View Poll Results: What do you think about "Banning Books"?

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165. You may not vote on this poll
  • I think people have the rights do read what they want, if they don't like it, don't read it.

    113 68.48%
  • I agree with it.

    2 1.21%
  • I think that people should, like they do now, choose which books they want banned.

    4 2.42%
  • I hate banned books.

    2 1.21%
  • It's appalling.

    32 19.39%
  • I like the idea.

    3 1.82%
  • It's against the "First Ammendment."

    5 3.03%
  • I could careless... i hate books.

    1 0.61%
  • No comment.

    3 1.82%
  • I never thought of that????????.....

    0 0%
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Thread: Banned books

  1. #196
    literature student liesl's Avatar
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    Quote Originally Posted by MonicaGabriella View Post
    I'm sorry, I didn't get the point.
    Why would that be the reason why we should ban Harry Potter?
    I might be mistaken, but don't we have to provide an evidential proof to ban something (in this case, books)? The text above wasn't even in the book. How could we ban the book for the reason that wasn't even the content of the book?

    In the United Kingdom religious figures, in particular the archbishop of canterbury, have called for a ban of the Harry Potter books for their glorification or witchcraft and wizardary and the abject fear that the texts will encourage readers to take an interest into the dark arts and satanism.

    A few years back the first Harry Potter film was shown on a popular terrestrial channel at christmas time prompting the archbishop of canterbury, during his new years speech, to broadcast his digust of showing heathen activities on Christ's birthday.

    The Catholic Church, and other religions, are extremely powerful and object very strongly to witchcraft and other such activities that oppose their religious messages. In my opinion i'm suprised that Harry Potter hasn't been successfully banned.
    "If you prick us, do we not bleed?"

  2. #197
    Registered User Tsar's Avatar
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    Quote Originally Posted by liesl View Post
    In the United Kingdom religious figures, in particular the archbishop of canterbury, have called for a ban of the Harry Potter books for their glorification or witchcraft and wizardary and the abject fear that the texts will encourage readers to take an interest into the dark arts and satanism.

    A few years back the first Harry Potter film was shown on a popular terrestrial channel at christmas time prompting the archbishop of canterbury, during his new years speech, to broadcast his digust of showing heathen activities on Christ's birthday.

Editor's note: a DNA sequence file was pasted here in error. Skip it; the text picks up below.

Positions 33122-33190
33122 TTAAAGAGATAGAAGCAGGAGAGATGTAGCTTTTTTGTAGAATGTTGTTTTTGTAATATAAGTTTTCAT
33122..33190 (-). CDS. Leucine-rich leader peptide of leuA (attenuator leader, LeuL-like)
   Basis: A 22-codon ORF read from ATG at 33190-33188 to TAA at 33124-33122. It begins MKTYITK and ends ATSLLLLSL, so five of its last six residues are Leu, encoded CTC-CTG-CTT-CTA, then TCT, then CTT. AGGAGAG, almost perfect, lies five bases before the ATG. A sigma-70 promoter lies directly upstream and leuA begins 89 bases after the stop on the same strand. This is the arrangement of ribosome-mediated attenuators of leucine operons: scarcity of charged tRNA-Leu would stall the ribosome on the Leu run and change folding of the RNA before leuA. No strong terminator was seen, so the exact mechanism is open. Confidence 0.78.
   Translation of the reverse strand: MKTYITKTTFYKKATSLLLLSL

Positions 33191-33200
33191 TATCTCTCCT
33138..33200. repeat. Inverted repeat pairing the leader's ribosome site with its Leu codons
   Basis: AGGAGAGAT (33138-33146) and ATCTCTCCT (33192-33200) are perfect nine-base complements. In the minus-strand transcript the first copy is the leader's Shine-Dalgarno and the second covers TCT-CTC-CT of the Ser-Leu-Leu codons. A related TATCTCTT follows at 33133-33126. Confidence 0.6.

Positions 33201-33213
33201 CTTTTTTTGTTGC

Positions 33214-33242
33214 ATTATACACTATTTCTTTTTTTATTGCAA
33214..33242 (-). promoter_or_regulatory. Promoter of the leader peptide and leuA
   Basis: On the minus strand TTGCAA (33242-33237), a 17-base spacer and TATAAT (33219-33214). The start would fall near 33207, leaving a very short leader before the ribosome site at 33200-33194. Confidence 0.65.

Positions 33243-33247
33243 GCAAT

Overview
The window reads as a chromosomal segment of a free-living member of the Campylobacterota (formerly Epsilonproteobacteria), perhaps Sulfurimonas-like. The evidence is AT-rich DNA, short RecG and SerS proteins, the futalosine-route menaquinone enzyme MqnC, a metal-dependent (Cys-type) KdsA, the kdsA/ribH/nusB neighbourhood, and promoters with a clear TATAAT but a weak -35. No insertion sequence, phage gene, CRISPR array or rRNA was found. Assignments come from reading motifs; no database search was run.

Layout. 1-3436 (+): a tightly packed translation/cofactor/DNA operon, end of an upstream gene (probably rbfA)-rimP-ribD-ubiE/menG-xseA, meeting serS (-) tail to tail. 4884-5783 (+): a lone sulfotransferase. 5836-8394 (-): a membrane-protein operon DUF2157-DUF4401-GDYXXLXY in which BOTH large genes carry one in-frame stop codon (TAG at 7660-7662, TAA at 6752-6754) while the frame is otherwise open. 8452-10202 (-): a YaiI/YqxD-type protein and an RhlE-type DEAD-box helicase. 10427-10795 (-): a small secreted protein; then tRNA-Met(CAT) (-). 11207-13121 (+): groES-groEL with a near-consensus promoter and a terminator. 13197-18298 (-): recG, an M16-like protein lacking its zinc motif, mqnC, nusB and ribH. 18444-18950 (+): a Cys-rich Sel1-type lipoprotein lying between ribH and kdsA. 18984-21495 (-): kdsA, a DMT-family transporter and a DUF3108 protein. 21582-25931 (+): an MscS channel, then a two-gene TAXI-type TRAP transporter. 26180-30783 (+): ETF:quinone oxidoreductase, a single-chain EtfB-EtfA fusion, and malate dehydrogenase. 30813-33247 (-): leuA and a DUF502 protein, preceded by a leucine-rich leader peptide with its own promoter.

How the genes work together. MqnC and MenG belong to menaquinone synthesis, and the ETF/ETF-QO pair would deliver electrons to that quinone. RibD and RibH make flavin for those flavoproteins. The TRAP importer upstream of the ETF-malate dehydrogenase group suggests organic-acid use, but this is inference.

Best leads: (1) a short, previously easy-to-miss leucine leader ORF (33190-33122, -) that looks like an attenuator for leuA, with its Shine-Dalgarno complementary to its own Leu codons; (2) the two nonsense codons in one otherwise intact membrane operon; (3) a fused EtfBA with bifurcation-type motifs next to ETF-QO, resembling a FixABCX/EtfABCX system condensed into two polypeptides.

The Catholic Church, and other religions, are extremely powerful and object very strongly to witchcraft and other such activities that oppose their religious messages. In my opinion i'm suprised that Harry Potter hasn't been successfully banned.
    Its probably because 1) The Catholic Church doesn't control the government, and 2) The books are written by a British author. I have read the Harry Potter books, and I don't think they should be banned. If someone wants to read something, they should be able to read it.

  3. #198
    Boll Weevil cuppajoe_9's Avatar
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    Quote Originally Posted by MonicaGabriella View Post
    I'm sorry, I didn't get the point.
    Why would that be the reason why we should ban Harry Potter?
    I might be mistaken, but don't we have to provide an evidential proof to ban something (in this case, books)? The text above wasn't even in the book. How could we ban the book for the reason that wasn't even the content of the book?
    Had someone ever thought that the text had been invented only to discredit Rowling? You know, invented by someone who obviously threatened (well, perhaps jealous is as more suitable word) by Rowling's success, or her popularity, or her fantasy, or her talent... Who knows?

    Well, that's all...
    I certainly don't think that the HP books should be banned, and neither does the author of that summary, which was intended as a satire. Rowling's books were challenged because certain congenitally insane parents were concerned that they were promoting witchcraft or satanism or something equally ridiculous. It's an unfortunate truth that many people who seek to take books off the shelf are content to read them by title only.
    What is the use of a violent kind of delightfulness if there is no pleasure in not getting tired of it.
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  4. #199
    Boll Weevil cuppajoe_9's Avatar
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    Quote Originally Posted by barbara0207 View Post
    And there is something else I do not understand. While in a library it is comparatively easy for the librarian to keep children from books that are not suitable for their age (to me the only reason why a book should be kept from a child), there are many children watching TV oder surfing the internet without restrictions. Have a look at US serials and movies. There is such a lot of sex and crime which is actually watched even by young children that I wonder why parents go for comparatively harmless books. Can anyone explain?
    If I had to guess, I would say that the parents who are letting their children watch TV unrestricted are not the same ones who are beating a trail to J.K. Rowling's door with pitch-forks and torches.